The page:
5. The method defined in claim 2 wherein said pressing step further comprises exerting a rolling pressure on said conductive rings using a roller mounted on an arm means which extends to and is rotatably connected to a spindle extending substantially along the axis of said slip ring base while moving the arm means about the circumference of said annular base member.
This invention relates to a method of manufacturing an electrical slip ring assembly. More particularly, the method relates to constructing a slip ring assembly base having a plurality of conductive rings therearound.
Electrical slip rings are well known devices for communicating electrical signals from one structural member to another where one of the structural members is rotatable with respect to the other. Such a slip ring assembly, for example, may comprise a relatively stationary annular base member which has a plurality of conductive rings extending around an outer circumferential face thereof. Each of the rings extends around a substantial portion of the circumference of the slip ring base. A series of electrically conductive brushes are arranged on a relatively rotatable structural member to rotate about the slip ring base, and each of the brushes is arranged to contact a surface of one of the conductive rings thereby forming a series of electrical connections between the two structural members.
Heretofore, the methods of manufacturing slip ring bases of the type discussed herein above have included either molding the conductive rings as a part of the base while the base itself is being molded or plating the conductive rings into previously completed slip ring bases having grooves formed therein for the conductive rings. Both techniques require expensive tooling and machining operations which are now proving to be prohibitively expensive.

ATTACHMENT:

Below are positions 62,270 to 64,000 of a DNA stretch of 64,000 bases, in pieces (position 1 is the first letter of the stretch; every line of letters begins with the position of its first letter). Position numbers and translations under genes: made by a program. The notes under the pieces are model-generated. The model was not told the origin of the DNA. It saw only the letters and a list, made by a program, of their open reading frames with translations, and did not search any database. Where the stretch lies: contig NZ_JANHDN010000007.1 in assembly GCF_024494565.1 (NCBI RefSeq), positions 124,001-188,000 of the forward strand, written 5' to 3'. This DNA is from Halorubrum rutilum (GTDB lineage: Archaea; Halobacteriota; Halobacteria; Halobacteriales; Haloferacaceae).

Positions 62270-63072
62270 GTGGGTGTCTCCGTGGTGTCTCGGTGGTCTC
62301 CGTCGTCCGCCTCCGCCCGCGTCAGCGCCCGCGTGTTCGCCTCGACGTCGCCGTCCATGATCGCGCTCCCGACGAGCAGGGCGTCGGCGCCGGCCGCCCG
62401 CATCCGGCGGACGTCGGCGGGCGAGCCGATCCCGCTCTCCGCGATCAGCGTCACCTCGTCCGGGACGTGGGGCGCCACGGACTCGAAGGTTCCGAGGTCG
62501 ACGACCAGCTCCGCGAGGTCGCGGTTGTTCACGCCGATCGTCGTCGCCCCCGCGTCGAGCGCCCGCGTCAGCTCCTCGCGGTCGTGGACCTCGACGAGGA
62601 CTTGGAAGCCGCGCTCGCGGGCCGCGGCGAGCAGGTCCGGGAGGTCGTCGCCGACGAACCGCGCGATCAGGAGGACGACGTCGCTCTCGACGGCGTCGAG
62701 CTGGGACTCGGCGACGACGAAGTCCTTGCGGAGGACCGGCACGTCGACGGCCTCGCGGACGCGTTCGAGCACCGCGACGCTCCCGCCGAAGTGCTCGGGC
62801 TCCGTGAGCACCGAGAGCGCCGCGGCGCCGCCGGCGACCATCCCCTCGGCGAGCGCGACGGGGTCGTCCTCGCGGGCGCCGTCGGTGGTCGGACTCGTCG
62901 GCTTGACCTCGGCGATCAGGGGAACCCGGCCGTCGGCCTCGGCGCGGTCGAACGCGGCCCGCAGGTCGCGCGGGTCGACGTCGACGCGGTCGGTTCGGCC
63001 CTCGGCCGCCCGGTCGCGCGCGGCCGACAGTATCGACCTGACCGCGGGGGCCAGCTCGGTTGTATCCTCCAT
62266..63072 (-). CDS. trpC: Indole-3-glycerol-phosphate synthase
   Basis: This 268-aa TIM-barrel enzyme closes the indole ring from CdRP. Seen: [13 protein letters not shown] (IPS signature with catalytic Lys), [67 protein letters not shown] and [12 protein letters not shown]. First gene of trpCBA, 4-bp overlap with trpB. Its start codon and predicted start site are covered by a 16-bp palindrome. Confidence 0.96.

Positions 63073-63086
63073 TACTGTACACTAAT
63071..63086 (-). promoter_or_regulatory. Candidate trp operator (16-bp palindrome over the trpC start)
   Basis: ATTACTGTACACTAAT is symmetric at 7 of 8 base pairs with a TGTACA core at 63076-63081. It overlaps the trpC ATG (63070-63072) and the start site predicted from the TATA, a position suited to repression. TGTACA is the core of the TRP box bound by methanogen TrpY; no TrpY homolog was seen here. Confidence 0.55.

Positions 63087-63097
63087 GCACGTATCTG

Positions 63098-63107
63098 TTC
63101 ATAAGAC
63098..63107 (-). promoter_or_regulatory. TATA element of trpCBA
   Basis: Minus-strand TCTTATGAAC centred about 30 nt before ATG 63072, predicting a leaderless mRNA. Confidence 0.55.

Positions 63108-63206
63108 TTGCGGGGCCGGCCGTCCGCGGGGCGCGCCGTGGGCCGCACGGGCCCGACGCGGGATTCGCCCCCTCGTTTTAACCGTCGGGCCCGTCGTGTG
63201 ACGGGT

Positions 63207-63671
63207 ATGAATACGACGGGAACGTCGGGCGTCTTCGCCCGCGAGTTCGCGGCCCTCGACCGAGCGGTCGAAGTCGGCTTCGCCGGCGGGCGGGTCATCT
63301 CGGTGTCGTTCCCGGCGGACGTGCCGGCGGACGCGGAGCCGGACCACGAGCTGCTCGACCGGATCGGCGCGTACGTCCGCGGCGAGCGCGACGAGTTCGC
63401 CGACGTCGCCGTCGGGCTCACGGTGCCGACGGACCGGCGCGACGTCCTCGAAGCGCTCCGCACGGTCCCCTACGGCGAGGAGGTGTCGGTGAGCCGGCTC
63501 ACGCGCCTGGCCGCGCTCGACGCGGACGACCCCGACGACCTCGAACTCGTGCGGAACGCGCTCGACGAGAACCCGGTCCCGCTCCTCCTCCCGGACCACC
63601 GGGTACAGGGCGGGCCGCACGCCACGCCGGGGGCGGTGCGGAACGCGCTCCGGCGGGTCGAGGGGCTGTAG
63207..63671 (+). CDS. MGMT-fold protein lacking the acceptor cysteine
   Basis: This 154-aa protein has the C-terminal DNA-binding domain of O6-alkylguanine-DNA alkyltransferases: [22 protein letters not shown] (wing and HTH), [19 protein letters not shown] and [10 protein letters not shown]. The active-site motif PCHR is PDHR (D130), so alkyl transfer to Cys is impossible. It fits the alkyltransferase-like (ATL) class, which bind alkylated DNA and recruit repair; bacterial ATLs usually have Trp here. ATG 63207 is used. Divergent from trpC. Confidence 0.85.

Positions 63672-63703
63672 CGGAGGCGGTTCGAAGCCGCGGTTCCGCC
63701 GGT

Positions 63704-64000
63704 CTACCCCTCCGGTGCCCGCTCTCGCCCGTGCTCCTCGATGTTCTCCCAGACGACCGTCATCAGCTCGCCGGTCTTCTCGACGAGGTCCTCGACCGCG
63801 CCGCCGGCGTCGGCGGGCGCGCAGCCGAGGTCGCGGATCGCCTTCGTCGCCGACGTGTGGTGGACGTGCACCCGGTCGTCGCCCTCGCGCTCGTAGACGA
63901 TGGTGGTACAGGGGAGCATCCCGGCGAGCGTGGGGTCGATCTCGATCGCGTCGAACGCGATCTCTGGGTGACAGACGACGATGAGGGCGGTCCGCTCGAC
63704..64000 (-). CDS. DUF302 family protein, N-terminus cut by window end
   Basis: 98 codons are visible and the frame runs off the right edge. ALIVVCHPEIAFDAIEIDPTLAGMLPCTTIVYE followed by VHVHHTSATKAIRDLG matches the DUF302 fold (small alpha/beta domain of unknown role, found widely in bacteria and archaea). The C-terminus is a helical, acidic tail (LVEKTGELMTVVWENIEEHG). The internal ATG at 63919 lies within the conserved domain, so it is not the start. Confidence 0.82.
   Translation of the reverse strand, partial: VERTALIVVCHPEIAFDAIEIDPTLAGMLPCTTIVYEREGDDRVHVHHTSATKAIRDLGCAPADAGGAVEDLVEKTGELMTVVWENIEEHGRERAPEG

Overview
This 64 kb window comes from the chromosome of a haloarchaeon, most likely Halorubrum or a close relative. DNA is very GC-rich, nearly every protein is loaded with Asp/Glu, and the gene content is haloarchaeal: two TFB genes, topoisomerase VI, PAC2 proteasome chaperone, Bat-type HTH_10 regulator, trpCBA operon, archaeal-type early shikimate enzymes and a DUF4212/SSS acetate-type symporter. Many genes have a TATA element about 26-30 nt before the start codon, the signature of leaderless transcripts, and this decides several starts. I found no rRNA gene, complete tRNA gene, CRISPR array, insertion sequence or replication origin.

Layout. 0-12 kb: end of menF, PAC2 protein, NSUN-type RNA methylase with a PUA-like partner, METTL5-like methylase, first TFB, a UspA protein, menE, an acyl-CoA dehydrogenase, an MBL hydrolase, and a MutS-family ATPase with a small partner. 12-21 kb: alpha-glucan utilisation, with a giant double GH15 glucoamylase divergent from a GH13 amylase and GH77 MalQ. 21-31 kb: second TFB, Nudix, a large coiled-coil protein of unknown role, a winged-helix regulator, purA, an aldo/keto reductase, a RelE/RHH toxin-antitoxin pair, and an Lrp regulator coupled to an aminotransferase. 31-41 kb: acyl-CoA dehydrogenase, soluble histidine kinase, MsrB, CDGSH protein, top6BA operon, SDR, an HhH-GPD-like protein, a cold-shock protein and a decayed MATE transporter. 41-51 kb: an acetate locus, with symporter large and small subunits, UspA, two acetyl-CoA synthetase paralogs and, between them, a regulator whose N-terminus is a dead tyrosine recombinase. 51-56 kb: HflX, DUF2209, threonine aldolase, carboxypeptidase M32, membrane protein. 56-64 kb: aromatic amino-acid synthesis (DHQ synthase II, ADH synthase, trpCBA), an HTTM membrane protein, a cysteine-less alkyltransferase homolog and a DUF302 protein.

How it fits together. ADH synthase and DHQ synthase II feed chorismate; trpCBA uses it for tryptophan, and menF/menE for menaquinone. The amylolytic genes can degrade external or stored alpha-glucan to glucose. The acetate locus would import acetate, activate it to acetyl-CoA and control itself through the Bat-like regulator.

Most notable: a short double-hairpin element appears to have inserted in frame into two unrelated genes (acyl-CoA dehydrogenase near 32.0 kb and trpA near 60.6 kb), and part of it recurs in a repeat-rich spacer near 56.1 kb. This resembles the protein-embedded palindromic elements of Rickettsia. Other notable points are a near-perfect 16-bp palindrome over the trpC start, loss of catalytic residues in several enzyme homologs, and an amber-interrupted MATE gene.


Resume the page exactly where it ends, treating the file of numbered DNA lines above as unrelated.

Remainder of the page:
In connection with the molding process mentioned above, it is necessary that conductive rings be positioned within a mold so that, for example, epoxy can be cast around the rings to produce the slip ring base. Expensive tooling is required to support and maintain the rings at the proper position as the molding process is carried out. These rings are then plated, once the molding process has been completed, and this requires additional tooling. Using this technique, if the casted epoxy happens to have voids or otherwise does not properly bond to the conductive ring materials, it is not unusual to find that plating solutions can be trapped in the epoxy or around the rings. After a short period of use of the slip ring, these solutions can migrate to the ring surfaces and cause excessive wear and intermittent electrical contact problems.
Using those techniques where plating occurs after molding, it is not unusual to find that the plating does not adhere properly to the base member. In this event, the conductive rings must be removed, remachined and replated. It can readily be seen that these will be expensive and time consuming operations. In many cases it is not possible to repair the damage and at least the entire slip ring base must be discarded. This loss is a significant one.